ModesThe modeline parameters are stored here for the specific screen resolutions. These parameters can be calculated by SaX2 on the basis of the values given by the user and normally do not need to be changed. Intervene manually at this point, if, for example, you want to connect a fixed frequency monitor. An exact explanation of the individual parameters would be too much for this book. Find details of the meaning of individual number values in the HOWTO file /usr/share/doc/howto/en/XFree86-Video-Timings-HOWTO.gz.
DeviceThis section defines a specific graphics card. It is referenced by its descriptive name.
ScreenThis section puts together a Monitor and a Device to form all the necessary settings for XFree. In the Display subsection, specify the size of the virtual screen (Virtual), the ViewPort, and the Modes) used with this screen.
ServerLayoutThis section defines the layout of a single or multihead configuration. This section binds the input devices InputDevice and the display devices Screen.

Monitor, Device, and Screen are explained in more detail below. Further information about the other sections can be found in the manual pages of XFree86 and XF86Config.

There can be several different Monitor and Device sections in XF86Config. Even multiple Screen sections are possible. The following ServerLayout section determines which one is used.

4.1.1. Screen Section

First, take a closer look at the screen section, which combines a monitor with a device section and determines the resolution and color depth to use. A screen section might resemble the example in File 4.1. “Screen Section of the File /etc/X11/XF86Config”.

Example 4.1. Screen Section of the File /etc/X11/XF86Config

Section "Screen"
  DefaultDepth  16
  SubSection "Display"
    Depth       16
    Modes       "1152x864" "1024x768" "800x600"
    Virtual     1152x864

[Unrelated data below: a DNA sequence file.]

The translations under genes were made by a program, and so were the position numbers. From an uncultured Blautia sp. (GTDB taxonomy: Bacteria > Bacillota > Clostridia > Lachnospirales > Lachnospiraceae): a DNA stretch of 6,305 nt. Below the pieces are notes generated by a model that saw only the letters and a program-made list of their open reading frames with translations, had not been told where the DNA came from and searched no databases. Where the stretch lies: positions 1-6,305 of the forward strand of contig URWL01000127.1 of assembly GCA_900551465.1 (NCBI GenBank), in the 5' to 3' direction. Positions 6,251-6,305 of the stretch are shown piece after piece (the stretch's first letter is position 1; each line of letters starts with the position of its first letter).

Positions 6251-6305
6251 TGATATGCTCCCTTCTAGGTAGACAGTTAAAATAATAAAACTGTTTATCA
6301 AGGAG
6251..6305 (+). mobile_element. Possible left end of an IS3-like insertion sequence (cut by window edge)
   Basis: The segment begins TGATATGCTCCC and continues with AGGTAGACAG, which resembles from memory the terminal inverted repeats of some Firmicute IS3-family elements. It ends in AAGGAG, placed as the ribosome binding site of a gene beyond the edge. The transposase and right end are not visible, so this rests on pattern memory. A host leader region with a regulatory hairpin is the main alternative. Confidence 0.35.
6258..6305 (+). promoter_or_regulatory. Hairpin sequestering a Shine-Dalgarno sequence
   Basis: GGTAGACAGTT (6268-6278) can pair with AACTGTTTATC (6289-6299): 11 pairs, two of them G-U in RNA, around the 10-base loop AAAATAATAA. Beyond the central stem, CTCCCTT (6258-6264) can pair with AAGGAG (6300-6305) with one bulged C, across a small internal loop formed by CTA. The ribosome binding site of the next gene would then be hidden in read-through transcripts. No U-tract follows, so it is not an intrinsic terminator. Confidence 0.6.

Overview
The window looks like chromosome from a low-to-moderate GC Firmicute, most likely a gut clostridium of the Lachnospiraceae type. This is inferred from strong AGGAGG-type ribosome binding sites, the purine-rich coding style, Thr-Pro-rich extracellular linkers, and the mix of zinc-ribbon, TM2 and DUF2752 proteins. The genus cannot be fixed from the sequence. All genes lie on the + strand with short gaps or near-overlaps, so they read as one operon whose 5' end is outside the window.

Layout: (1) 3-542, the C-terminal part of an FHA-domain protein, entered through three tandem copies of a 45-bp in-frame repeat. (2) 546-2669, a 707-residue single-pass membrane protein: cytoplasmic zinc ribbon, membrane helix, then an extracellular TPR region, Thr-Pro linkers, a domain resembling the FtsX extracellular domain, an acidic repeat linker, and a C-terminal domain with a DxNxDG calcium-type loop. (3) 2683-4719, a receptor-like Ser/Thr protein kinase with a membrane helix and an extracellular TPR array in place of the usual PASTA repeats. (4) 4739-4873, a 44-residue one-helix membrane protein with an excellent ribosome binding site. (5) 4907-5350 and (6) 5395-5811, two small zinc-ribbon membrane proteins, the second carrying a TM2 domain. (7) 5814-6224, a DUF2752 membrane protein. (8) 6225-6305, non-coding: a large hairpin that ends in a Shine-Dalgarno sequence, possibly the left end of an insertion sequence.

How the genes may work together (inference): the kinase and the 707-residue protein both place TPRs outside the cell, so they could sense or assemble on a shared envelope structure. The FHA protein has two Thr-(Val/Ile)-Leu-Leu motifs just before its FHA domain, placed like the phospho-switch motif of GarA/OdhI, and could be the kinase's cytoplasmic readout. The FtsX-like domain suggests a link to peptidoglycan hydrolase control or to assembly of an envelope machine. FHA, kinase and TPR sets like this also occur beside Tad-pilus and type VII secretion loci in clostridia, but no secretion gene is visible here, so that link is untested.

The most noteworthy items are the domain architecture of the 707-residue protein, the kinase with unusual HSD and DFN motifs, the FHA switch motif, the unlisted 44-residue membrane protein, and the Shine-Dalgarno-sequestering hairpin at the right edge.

SubSection "Display"
    Depth       24
    Modes       "1280x1024"
  SubSection "Display"
    Depth       32
    Modes "640x480"
  SubSection "Display"
    Depth        8
    Modes       "1280x1024"
  Device        "Device[0]"
  Identifier    "Screen[0]"
  Monitor       "Monitor[0]"

The line Identifier (here Screen[0]) gives this section a defined name with which it can be uniquely referenced in the following ServerLayout section. The lines Device and Monitor specify the graphics card and the monitor that belong to this definition. These are just links to the Device and Monitor sections with their corresponding names or identifiers. These sections are discussed in detail below.

Use the DefaultDepth setting to select the color depth the server should use unless it is started with a specific color depth. There is a Display subsection for each color depth. The keyword Depth assigns the color depth valid for this subsection. Possible values for Depth are 8, 15, 16, and 24. Not all X server modules support all these values.

After the color depth, a list of resolutions is set in the Modes section. This list is checked by the X server from left to right. For each resolution, a suitable Modeline is searched in the Modes section. The Modeline depends on the capability of both the monitor and the graphics card. Thus, the Monitor settings will determine the resulting Modeline.

The first resolution found is the Default mode. With Ctrl + Alt + + (on the number pad), switch to the next resolution in the list to the right. With Ctrl + Alt + (on the number pad), switch to the left. This enables you to vary the resolution while X is running.